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Language, Culture and Cognition


Admission requirements



This course discusses the relationship between cultural patterns, language use and language structure (language, worldview, and cognition). It is concerned with linguistic and semiotic relativity. In particular it examines the lexical structure in the domains of space, family, time, ethnobotany, ethnopsychology (emotions and the body and mind), ethnophilosophy (indigenous knowledge, cultural norms). Special attention is paid to the collection and analysis of data in these areas. It explores the cognitive and communicative functions as well as the cultural variation in the use of gestures The course examines the many interrelationships between language & thought and asks questions such as: Do people who speak different languages think differently? Do multilinguals think differently when speaking different languages? Are some thoughts unthinkable without language? Ideas and findings from various disciplines such as linguistics, anthropology, cultural psychology, philosophy as well as neuroscience will be brought together.

Course objectives

The aim of this course is to broaden the students knowledge and understanding of the debates, controversies and pitfalls in studying the reflexive relation between language, culture and cognition.

A second aim is to acquaint students with contemporary methods for investigating world view and its relation to language, culture and cognition.

A third aim is to help students gain insight into the applications of the language-culture-cognition nexus in the challenges of contemporary modern life in domains such as health, child rearing and education.


The timetable is available on the MA Linguistics website.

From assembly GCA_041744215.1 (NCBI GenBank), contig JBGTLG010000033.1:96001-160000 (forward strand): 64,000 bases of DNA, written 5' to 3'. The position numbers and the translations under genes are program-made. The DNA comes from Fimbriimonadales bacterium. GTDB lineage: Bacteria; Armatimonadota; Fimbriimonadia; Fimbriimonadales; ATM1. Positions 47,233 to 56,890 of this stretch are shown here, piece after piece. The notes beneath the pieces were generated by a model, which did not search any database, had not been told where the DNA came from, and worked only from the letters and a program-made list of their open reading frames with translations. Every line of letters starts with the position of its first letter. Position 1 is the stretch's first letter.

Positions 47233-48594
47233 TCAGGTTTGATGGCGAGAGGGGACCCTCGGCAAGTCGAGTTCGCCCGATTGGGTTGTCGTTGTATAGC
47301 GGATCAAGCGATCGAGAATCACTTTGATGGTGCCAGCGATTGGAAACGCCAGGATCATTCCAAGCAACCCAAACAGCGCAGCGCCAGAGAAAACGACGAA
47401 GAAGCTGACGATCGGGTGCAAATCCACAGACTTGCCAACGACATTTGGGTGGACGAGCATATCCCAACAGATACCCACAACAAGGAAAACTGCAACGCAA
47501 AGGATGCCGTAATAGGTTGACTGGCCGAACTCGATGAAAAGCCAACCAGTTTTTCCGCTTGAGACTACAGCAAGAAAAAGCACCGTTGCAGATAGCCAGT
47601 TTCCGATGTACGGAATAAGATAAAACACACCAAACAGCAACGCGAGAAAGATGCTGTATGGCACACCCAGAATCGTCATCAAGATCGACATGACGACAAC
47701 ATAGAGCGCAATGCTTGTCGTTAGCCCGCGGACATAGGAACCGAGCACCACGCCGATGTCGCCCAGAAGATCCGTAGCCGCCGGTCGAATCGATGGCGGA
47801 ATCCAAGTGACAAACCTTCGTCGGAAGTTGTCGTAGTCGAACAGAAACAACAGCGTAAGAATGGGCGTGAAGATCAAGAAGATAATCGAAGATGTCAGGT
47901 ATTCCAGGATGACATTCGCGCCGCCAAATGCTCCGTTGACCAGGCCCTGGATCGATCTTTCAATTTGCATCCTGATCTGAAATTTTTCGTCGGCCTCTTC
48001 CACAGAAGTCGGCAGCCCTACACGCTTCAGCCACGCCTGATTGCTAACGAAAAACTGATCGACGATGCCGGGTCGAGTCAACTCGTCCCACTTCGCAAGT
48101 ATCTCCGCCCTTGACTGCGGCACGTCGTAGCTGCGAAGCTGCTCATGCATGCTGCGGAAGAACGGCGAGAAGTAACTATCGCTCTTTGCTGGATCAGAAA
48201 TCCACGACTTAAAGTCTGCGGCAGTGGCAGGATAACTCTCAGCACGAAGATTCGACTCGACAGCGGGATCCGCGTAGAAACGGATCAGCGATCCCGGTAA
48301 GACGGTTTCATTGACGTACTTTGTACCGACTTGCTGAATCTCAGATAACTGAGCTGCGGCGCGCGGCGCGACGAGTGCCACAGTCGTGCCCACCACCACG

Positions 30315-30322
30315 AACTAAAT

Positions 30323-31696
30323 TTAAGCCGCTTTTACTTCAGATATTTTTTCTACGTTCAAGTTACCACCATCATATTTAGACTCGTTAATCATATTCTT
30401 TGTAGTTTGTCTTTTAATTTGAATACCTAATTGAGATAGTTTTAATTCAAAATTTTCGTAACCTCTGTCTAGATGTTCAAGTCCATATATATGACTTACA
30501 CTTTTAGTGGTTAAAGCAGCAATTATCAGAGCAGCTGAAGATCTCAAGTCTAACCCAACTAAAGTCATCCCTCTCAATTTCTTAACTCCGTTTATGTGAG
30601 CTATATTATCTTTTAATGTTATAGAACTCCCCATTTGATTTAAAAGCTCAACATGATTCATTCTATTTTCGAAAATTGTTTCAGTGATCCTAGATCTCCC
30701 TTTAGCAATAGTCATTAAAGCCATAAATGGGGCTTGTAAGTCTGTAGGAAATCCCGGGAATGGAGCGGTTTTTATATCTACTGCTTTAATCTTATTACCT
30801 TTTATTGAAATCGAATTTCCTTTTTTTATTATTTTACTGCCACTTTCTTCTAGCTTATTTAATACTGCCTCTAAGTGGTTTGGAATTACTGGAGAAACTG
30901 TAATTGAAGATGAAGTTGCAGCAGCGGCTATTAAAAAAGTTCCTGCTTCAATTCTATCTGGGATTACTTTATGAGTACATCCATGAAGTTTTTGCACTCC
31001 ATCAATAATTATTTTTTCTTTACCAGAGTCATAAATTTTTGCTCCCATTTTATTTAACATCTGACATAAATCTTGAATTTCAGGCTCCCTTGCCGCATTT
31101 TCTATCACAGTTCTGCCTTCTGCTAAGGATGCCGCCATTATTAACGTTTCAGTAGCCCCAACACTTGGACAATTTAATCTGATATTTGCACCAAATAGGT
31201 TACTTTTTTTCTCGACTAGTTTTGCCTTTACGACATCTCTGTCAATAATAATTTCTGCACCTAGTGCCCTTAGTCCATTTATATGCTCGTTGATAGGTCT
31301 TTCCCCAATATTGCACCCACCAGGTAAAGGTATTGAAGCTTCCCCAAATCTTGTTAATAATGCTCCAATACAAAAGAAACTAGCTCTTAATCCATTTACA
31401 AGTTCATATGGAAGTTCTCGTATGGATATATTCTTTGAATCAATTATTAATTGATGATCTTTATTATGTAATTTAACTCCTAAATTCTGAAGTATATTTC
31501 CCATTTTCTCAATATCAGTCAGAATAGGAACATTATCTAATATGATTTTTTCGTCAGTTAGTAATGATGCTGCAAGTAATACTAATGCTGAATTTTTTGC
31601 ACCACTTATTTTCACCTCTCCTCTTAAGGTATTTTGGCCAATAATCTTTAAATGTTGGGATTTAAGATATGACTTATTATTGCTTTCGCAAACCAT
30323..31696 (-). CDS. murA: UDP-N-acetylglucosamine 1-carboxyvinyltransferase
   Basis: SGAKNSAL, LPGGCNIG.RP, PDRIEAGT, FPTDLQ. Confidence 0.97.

Mode of instruction


Course Load

Classes: 26
Preparation to classes (30 pages reading per class): 55
Review article 1000 words: 28
Preliminary reading: 31
Essay (4-6000 words): 140

Total: 280

Assessment method

  1. Students are expected to read prescribed articles each week, formulate questions and post one of them on the Discussion Board by 12 midnight on the Sunday before the class on Tuesday (see the weekly outline).  

    Students should also comment on one question from their peers on the Discussion Board by 12 midnight on the Monday before the class on Tuesday.
    The average grade of these weekly assignments counts for 30% of the final grade

  2. Students should write a research essay based on an investigation of the expression of a semantic domain in a lingua-culture of their choice and with the help of a language consultant elicit the necessary data and analyse it. Relate your findings to linguistic, cultural, cognitive and communicative diversity. Examples of domains are:  time, body, topological relations, personhood, motion, emotions, temperature, placement events etc etc.  (70% of final grade). The research essay should be between 4000 and 6000 words. This should be handed in by 15th January 2019


Students can resit the essay

Exam Review

Students are entitled to view their marked examination within a period of 30 days, following publication of the results of a written examination.


Blackboard will be used for:

  • Communicating about course content and readings

Reading list

Preliminary Reading
This course builds on the BA course on Anthropological Linguistics. It is therefore assumed that participants have an introductory knowledge about the discipline. To ensure that we all start on the same wavelength, students for the masters class are advised to read one of the following books before hand:

Duranti, Alesandro (1997) Linguistic anthropology. Cambridge University Press Foley, William (1997) Anthropological linguistics: an introduction. Routledge Palmer, Gary (1996) Towards a theory of Cultural linguistics. Chicago University Press Wilce, James M. (2017) Culture and communication: an introduction. Cambridge University Press

They should also read one of the following:

  • Michael Agar (1994) Language Shock: understanding the culture of conversation. NewYork: Harper Collins

  • Guy Deutscher (2010) Through the language glass. Why the world looks different in other languages, London: Heinemann.

Course Readings:
Students are expected to read the assigned literature which will be discussed in class followed by a foreshadowing of issues in the next set of readings to be discussed in class the following week (for details, see overview).


Enrolment through uSis is mandatory.
General information about uSis is available on the website.

Students other than MA Linguistics need permission from the coordinator of studies before enrolling.

Registration Studeren à la carte and Contractonderwijs

Not applicable


Dr. F.K. Ameka

Please contact Student administration van Eyckhof